AIDS hits home
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CTA. 1998. AIDS hits home. Spore 78. CTA, Wageningen, The Netherlands.
Permanent link to this item: http://hdl.handle.net/10568/48250
Internet URL: http://spore.cta.int/images/stories/pdf/old/spore78.pdf
Everyone knew it would happen. AIDS is now accepted as a major cause of the slump experienced in small farmer production in Zimbabwe ? and many other countries. Most families have lost one or both parents, according to the Zimbabwean Farmer journal....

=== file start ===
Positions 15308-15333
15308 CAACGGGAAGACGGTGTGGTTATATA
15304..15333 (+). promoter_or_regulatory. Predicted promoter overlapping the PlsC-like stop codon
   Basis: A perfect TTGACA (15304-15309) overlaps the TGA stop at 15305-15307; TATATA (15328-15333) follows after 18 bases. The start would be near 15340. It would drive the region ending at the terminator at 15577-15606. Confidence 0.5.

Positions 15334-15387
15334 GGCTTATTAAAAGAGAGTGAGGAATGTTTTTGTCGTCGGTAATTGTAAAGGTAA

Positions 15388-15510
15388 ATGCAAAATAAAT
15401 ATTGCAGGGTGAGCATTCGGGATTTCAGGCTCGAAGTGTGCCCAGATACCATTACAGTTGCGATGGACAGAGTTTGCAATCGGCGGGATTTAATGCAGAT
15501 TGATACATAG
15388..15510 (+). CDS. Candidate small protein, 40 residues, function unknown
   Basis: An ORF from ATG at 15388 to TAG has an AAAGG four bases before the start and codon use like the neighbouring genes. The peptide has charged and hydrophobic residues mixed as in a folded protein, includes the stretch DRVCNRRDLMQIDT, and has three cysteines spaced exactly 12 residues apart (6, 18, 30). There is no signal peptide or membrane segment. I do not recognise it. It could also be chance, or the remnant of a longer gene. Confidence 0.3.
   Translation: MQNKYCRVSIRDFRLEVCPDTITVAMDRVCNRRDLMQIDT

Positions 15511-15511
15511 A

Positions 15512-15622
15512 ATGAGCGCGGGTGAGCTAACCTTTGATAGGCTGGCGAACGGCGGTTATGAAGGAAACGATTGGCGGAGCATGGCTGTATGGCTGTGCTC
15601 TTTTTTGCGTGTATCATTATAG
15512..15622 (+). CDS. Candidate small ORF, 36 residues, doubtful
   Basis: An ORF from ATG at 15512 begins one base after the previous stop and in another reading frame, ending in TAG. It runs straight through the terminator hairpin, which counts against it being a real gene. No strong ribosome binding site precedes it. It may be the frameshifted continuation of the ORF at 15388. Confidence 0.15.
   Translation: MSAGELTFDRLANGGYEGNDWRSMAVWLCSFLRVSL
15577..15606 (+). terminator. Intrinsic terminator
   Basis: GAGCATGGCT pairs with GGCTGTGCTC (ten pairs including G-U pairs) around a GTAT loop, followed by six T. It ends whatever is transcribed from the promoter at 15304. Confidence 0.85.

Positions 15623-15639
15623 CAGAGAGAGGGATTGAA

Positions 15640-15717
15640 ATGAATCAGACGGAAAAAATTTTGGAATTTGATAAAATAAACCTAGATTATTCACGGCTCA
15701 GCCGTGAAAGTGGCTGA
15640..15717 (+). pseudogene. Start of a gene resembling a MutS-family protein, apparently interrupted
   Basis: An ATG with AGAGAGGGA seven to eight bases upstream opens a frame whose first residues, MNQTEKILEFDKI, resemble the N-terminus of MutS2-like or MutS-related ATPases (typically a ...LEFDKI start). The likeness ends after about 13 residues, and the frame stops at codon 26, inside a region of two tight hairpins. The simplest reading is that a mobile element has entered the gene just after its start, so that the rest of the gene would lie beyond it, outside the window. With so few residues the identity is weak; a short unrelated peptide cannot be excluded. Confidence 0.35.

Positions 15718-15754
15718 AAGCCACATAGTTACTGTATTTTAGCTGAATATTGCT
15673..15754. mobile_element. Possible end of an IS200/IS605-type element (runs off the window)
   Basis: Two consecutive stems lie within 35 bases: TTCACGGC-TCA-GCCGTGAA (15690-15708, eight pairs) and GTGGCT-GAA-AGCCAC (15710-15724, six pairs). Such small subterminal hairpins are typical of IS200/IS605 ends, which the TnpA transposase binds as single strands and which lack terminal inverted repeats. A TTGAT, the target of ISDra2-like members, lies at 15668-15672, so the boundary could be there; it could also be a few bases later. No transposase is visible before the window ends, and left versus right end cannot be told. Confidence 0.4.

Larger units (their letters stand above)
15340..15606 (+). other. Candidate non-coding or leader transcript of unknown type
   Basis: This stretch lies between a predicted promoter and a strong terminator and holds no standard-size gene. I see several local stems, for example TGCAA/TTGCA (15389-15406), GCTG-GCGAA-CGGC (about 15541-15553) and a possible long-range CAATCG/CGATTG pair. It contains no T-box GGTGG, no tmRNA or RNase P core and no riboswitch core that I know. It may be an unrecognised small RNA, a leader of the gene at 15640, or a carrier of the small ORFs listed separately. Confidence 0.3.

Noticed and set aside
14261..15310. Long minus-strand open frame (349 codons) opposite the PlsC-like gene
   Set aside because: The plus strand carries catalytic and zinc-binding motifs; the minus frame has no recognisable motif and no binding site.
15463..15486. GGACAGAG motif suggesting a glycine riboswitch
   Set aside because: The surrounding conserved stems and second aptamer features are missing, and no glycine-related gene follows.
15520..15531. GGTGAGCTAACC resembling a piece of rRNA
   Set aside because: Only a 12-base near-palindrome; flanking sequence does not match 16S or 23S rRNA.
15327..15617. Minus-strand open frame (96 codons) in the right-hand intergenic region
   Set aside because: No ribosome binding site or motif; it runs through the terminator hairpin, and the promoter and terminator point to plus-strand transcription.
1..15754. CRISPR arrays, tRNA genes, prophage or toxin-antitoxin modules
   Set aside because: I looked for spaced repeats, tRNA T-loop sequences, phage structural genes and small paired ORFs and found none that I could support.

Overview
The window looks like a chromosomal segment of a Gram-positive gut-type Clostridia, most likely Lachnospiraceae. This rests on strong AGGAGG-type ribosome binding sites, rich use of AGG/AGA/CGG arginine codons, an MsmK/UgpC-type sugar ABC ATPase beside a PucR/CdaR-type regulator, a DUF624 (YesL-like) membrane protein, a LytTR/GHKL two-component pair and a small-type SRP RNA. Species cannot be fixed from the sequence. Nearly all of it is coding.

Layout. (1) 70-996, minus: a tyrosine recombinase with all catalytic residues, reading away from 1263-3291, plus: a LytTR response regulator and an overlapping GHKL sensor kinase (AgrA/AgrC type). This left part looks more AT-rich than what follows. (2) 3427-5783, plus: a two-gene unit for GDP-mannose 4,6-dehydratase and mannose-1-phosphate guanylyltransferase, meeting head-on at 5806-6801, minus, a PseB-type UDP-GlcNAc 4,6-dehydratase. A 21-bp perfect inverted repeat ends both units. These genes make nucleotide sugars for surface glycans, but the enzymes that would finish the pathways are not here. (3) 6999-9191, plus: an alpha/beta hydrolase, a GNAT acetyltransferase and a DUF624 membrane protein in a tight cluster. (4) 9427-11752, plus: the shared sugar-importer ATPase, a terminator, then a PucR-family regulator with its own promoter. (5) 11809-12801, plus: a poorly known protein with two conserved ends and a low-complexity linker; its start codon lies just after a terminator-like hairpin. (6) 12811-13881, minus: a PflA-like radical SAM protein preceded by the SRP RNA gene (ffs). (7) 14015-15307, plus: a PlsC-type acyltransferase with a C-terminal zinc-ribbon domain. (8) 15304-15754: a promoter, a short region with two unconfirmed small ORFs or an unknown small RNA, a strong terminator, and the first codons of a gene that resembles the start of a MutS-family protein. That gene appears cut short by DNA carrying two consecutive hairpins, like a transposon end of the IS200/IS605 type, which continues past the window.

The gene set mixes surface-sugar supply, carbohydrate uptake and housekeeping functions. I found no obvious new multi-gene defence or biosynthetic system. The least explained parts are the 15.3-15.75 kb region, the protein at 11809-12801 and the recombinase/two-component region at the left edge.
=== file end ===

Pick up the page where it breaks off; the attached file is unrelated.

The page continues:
Everyone knew it would happen. AIDS is now accepted as a major cause of the slump experienced in small farmer production in Zimbabwe ? and many other countries. Most families have lost one or both parents, according to the Zimbabwean Farmer journal. The response ? as typified by Governor Border Gezi of Mashonaland ? has been partly preventive (telling young people that extreme discipline must be exercised), and partly reconstructive, with projects to encourage young people, many of them orphans, to become farmers. Regionally, a strong call 'to integrate the issue into core policy' was made recently at a conference, held in Harare in June 1998, on 'Responding to HIV/AIDS: Technology Development Needs of African Smallholder Agriculture', to ministries dealing with rural development. The lead organiser of the conference was the Southern African AIDS Information Dissemination Service (SAfAIDS), and supporters included SIDA-Sweden, UNDP, the World Bank, UNAIDS, ISNAR and CTA. The urgent call of the meeting is easier made than done, with phrases like 'actively respond to the needs of the emerging clientele' being used instead of recognising up front that much of the productive population, female and male, has been decimated by AIDS. Time perhaps to call the AIDS epidemic what it is: a human disaster that requires action, not empty phrases. Contact: SAfAIDS PO Box A 509 Avondale, Harare, Zimbabwe Fax: + 263 14 336195 Email: firstname.lastname@example.org http://www.agricta.org/Spore/spore78
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